solidify and cool. After the bell had been tested in every way by Mears,
Denison approved it before it left the foundry.
Transporting the bell the few miles from the foundry to the Houses of Parliament
was a major event. Traffic stopped as the bell, mounted on a trolley drawn
by sixteen brightly beribboned horses, made its way over London Bridge, along
Borough Road, and over Westminster Bridge. The streets had been decorated for
the occasion and enthusiastic crowds cheered the bell along the route.
The bells of the Great Clock of Westmister rang across London for the first
time on 31st May 1859, and Parliament had a special sitting to decide on a
suitable name for the great hour bell. During the course of the debate, and
amid the many suggestions that were made, Chief Lord of the Woods and Forests,
Sir Benjamin Hall, a large and ponderous man known affectionately in the House
as "Big Ben", rose and gave an impressively long speech on the subject. When, at
the end of this oratorical marathon, Sir Benjamin sank back into his seat, a wag
in the chamber shouted out: "Why not call him Big Ben and have done with it?"
The house erupted in laughter; Big Ben had been named. This, at least, is the
most commonly accepted story. However, according to the booklet written for
the old Ministry of Works by Alan Phillips:
"Like other nice stories, this has no documentary support; Hansard failed to
record the interjection. The Times had been alluding to 'Big Ben of
Westminster' since 1856. Probably, the derivation must be sought more remotely.
The current champion of the prize ring was Benjamin Caunt, who had fought
terrific battles with Bendigo, and who in 1857 lasted sixty rounds of a drawn
contest in his final appearance at the age of 42. As Caunt at one period scaled
17 stone (238 lbs, or 108 kilogrammes), his nickname was Big Ben, and that was
readily bestowed by the populace on any object the heaviest of its class. So the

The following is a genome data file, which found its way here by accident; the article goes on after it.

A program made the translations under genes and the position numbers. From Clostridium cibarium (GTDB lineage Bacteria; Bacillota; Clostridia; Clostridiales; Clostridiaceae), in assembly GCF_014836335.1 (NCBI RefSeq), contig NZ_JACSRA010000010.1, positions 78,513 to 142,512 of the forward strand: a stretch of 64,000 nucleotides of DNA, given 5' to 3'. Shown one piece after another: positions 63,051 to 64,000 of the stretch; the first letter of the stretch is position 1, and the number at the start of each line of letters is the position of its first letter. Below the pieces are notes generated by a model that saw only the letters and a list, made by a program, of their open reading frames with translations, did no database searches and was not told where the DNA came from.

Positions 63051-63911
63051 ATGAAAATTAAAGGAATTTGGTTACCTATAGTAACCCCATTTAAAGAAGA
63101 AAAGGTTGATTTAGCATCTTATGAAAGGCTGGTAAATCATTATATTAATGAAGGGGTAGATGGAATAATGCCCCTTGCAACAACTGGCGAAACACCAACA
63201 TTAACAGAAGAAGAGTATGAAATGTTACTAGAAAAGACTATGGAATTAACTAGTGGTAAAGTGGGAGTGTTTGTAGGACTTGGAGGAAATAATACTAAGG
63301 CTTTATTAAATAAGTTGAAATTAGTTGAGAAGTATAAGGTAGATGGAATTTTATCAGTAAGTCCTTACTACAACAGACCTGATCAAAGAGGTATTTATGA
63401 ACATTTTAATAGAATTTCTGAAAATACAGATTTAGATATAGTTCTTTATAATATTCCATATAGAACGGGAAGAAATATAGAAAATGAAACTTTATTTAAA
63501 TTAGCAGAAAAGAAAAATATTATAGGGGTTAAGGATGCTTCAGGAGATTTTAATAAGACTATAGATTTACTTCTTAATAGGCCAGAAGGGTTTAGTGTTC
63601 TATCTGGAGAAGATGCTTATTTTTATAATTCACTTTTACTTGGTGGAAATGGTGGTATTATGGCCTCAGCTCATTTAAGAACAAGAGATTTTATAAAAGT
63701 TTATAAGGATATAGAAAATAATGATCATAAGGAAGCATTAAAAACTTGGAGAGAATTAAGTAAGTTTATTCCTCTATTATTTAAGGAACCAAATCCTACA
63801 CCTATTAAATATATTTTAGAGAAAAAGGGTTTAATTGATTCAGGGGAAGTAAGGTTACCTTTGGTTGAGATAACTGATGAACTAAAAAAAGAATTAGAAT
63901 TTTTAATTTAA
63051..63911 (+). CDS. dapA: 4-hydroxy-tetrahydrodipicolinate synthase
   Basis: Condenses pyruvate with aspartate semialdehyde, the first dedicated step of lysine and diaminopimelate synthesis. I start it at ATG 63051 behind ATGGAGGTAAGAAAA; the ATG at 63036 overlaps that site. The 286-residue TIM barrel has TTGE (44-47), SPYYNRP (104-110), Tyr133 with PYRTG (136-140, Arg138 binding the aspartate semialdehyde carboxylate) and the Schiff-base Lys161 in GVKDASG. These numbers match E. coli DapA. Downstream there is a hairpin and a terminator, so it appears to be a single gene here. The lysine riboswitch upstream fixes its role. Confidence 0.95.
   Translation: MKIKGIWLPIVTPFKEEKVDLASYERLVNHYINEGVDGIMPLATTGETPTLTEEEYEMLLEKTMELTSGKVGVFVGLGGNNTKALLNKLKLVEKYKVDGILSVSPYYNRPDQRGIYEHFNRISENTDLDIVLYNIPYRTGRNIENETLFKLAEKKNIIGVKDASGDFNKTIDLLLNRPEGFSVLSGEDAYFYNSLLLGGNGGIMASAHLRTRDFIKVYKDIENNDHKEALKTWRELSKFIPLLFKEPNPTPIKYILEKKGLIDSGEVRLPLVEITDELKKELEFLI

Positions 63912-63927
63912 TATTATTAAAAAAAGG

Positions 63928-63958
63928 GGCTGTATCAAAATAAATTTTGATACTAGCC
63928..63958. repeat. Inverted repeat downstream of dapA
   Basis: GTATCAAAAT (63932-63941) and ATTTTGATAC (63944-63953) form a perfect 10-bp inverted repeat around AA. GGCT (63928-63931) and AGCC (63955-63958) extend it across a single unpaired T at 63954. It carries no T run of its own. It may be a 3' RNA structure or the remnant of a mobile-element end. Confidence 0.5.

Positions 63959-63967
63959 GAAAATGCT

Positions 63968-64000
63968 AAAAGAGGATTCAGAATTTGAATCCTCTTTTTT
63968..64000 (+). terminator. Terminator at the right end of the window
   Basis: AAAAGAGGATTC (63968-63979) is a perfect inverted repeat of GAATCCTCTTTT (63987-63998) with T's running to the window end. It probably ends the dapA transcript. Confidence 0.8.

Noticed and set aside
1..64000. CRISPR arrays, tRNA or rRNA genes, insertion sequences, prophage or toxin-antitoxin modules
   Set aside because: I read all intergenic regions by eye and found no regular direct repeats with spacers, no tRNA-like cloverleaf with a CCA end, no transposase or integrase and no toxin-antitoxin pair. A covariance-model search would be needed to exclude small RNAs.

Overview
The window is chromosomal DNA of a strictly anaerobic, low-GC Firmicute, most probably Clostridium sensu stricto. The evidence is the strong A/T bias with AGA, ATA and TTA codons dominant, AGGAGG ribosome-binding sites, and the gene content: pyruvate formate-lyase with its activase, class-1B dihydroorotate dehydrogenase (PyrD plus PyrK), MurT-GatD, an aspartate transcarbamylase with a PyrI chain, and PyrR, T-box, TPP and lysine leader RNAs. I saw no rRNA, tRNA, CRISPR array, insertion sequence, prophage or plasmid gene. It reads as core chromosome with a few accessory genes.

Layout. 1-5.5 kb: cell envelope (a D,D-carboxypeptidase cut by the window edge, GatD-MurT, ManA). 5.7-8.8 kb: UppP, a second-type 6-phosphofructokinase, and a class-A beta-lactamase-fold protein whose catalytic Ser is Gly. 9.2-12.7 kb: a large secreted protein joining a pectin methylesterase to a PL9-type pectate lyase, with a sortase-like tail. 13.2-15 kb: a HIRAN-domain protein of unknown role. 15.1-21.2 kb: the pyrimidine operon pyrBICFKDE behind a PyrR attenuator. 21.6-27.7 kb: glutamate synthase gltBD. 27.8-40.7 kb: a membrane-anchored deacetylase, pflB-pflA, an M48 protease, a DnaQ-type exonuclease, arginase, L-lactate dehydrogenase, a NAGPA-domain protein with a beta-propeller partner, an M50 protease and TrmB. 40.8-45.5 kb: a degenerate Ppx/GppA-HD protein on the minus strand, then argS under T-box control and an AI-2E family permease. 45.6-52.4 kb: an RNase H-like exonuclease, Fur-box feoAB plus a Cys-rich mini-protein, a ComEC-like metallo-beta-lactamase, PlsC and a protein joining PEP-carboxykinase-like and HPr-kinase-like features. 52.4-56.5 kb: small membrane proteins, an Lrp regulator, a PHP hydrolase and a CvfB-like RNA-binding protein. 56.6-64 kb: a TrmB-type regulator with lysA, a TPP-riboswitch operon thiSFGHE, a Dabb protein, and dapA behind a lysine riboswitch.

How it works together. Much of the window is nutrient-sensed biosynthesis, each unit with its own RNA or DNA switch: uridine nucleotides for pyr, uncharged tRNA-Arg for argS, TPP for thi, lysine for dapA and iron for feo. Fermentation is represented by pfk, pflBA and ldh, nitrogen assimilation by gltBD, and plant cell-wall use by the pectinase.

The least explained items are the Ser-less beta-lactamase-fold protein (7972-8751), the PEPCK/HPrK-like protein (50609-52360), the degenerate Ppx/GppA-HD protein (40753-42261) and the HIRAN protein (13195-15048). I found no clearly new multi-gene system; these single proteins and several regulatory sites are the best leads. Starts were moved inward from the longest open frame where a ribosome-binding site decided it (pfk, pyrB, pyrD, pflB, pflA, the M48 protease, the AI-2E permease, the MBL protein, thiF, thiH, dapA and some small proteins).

anonymous MP may have snatched at what was already a catchphrase."

In September, a mere two months after it officially went into service, Big Ben cracked. Once again
Denison's belief that he knew more about bells than the experts was to blame for he had
used a hammer more than twice the maximum weight specified by George Mears.
Big Ben was taken out of service and for the next three years the hours were struck
on the largest of the quarter-bells. Eventually, a lighter hammer was fitted,
a square piece of metal chipped out of the soundbow, and the bell given an eighth
of a turn to present an undamaged section to the hammer. This is the bell as we hear
it today, the crack giving it its distinctive but less-than-perfect tone.
Not prepared to admit any error on his part, Denison befriended one of the Foundry's
moulders, plied him with drink, and got him to bear false witness that it was poor
casting, disguised with filler, that had caused the cracking. (A close examination
of Big Ben in 2002 failed to find a trace of filler, incidentally.) With reputations
at stake this led to a court case, which Denison rightly lost. (With all
the passion and intrigue involved, from the commissioning of Big Ben through to the court case,
it's surprising these events have never been turned into a TV drama.) Nor was this the
end of the story. Denison, obviously aggrieved at having lost the court case, continued to
badmouth the Foundry. Twenty years later he was unwise enough to do so in print and this
led to a second libel trial. And he lost that case, too.
In mid-2002, we uncovered a dusty old boxfile bearing a label that read "Stainbank v
Beckett 1881". It contained a complete transcript of the second trial between the Foundry
- this time in the person of founder Robert Stainbank - and Sir Edmund Beckett Denison.
Initially, we thought we'd discovered a transcript of the original, Big Ben trial. While it's
a shame we don't possess a transcript of the first trial (at least, none we've yet found)
there is apparently a copy still extant at the Palace of Westminster. This may, however,
be the only existing transcript of the later trial. That original, handwritten transcript will
be lodged in the Foundry library after a typed record has been made.
One final point of interest is that the transcript mentions the lawyer for the Foundry using
a small model to demonstrate the principles of bell-casting. This would almost certainly have
been the same small, exquisitely crafted model currently on display in the Foundry's lobby museum
Big Ben remains the largest bell ever cast at Whitechapel. Visitors to the foundry
pass through a full size profile of the bell that frames the main entrance as
they enter the building. The original moulding gauge employed to form the
mould used to cast Big Ben hangs on the end wall of the foundry above the
furnaces to this very day.

My Last Design
THE STORY OF BIG BEN 543216_368373819892692_1015852076_n